My two classes have been having a friendly competition. Each class has been collecting homonyms of the sounds-the-same-but-spelled-differently-and-means-different-things variety. We set the end of February as the end of the official competition, but neither class wants to stop collecting. As of now, the Carnation class has around 155 homonyms, while the Seattle class was around 275. However, the Carnation class found a six way homonym. (I can’t give it away, but it involves contractions, archaic words and proper nouns.)
The kids are hooked. It’s really fun and both the emerging spellers and the word nerds really like working on it. We let the families help, and some of the parents are hooked too. “I found five more just on the drive over!” said one mom. And even though it sounds like we have a lot, I know there are zillions more. So far in this little blog post alone there are: two/to/too, have/halve, been/Ben (or been/bin — different pronunciations make different homonyms), having/halving (but on our list that wouldn’t count since it’s just another form of have/halve), a/eh, but/butt, mean/mien, we/wee/whee/wii (if you throw in brand names), while/wile, way/weigh/whey, are/r/our, its/it’s, some/sum, more/moor/Moore, one/won, no/know, there/their/they’re — and I might have missed some. It’s infectious. I’ve been editing my novel and I find myself writing them on the margins (sheik/chic, rye/wry).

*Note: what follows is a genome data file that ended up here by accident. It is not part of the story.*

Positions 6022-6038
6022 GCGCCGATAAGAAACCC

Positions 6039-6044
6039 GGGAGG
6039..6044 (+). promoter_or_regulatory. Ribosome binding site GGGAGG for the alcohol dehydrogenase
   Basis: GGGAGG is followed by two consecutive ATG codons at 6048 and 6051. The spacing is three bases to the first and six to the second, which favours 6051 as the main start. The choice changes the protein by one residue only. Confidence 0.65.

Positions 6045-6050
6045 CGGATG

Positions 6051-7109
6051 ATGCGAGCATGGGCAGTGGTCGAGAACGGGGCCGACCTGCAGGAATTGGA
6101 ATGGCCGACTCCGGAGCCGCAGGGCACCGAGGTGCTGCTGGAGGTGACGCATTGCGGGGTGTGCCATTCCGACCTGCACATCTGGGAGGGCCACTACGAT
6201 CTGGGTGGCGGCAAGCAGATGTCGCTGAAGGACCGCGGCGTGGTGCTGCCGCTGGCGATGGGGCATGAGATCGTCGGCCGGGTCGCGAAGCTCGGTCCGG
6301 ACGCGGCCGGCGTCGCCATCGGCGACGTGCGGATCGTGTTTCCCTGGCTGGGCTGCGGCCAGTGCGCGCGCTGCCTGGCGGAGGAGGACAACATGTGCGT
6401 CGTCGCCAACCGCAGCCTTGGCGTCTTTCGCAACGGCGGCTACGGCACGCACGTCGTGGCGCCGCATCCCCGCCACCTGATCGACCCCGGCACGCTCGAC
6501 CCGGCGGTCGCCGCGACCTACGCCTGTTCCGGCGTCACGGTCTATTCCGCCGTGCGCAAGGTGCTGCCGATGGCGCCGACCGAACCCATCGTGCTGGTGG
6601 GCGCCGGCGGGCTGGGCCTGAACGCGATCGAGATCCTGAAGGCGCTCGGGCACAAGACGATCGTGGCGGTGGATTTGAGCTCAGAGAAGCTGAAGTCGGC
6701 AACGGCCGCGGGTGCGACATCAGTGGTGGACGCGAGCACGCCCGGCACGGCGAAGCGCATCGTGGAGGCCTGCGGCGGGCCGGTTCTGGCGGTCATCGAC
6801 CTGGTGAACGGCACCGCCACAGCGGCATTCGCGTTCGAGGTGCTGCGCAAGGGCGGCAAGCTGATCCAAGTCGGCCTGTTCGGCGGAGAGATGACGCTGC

If you want to try this at home, I recommend making some kind of alphabetized chart (or spreadsheet if you want to get techie). We put them under the first possible letter — so rye/wry would go under “r” — to keep doubles easier to spot. We made columns so we could spot the sets of three and four (and five and six). Once you get going, you might never stop. But it’s worth it. Enjoy!